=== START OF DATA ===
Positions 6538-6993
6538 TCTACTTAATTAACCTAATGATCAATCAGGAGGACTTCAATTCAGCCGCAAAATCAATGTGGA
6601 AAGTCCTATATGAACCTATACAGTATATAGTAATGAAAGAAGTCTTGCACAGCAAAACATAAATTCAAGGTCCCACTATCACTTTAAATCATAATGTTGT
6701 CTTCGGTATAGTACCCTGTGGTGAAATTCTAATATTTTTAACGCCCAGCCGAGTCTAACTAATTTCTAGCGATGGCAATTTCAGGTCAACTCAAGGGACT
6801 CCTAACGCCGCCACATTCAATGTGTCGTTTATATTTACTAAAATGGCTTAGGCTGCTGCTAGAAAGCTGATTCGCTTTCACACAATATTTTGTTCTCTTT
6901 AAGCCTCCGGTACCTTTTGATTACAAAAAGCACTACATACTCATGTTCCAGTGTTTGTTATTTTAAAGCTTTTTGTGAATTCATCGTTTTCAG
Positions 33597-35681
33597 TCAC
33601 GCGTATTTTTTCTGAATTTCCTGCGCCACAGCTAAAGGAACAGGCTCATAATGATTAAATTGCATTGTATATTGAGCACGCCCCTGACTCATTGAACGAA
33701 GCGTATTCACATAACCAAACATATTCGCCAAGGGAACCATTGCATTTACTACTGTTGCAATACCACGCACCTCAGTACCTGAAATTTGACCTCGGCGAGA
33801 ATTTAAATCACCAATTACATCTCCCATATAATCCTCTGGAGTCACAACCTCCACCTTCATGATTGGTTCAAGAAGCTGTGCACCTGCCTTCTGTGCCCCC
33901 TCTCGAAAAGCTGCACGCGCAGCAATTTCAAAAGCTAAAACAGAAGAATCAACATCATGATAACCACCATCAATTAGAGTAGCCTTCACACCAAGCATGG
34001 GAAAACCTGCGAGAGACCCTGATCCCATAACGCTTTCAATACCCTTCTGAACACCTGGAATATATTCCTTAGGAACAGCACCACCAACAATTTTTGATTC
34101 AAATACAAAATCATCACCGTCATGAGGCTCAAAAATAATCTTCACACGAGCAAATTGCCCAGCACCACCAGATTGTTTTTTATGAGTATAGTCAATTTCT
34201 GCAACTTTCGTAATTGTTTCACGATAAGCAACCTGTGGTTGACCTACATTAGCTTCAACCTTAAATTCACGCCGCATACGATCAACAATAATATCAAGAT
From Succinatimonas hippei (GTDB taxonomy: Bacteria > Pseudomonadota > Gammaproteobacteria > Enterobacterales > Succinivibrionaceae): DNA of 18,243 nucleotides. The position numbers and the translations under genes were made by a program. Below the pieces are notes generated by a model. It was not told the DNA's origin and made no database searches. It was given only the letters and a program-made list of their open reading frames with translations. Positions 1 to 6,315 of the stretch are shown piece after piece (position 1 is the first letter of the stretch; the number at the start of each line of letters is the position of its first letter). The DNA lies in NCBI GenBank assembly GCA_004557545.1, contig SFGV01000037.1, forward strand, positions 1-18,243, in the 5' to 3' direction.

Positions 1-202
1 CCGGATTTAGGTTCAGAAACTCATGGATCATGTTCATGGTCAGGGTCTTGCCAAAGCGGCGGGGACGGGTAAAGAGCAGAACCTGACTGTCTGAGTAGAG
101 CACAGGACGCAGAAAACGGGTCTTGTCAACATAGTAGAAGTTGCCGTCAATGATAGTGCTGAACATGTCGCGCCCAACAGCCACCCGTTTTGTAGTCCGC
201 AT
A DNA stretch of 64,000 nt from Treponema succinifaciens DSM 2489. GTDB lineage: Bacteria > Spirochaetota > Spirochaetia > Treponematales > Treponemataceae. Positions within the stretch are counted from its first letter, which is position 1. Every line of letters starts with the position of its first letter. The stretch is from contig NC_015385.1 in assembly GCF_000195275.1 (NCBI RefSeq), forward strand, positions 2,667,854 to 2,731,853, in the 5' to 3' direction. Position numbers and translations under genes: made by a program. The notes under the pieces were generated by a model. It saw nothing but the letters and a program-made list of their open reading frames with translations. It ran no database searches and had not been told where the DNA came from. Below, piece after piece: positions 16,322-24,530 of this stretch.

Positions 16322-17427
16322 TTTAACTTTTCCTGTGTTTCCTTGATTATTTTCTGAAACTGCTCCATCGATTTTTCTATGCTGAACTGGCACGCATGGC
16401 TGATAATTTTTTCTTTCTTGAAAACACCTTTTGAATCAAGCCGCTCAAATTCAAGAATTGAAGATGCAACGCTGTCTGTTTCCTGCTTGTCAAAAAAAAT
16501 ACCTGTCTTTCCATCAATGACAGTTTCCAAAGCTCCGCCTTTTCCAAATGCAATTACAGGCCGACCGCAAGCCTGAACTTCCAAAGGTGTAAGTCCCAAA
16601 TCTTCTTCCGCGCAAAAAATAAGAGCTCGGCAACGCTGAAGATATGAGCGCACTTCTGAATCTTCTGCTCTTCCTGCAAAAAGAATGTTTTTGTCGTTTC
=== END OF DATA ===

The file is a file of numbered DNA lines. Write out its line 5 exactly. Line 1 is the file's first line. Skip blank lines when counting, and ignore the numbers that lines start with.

6801 CCTAACGCCGCCACATTCAATGTGTCGTTTATATTTACTAAAATGGCTTAGGCTGCTGCTAGAAAGCTGATTCGCTTTCACACAATATTTTGTTCTCTTT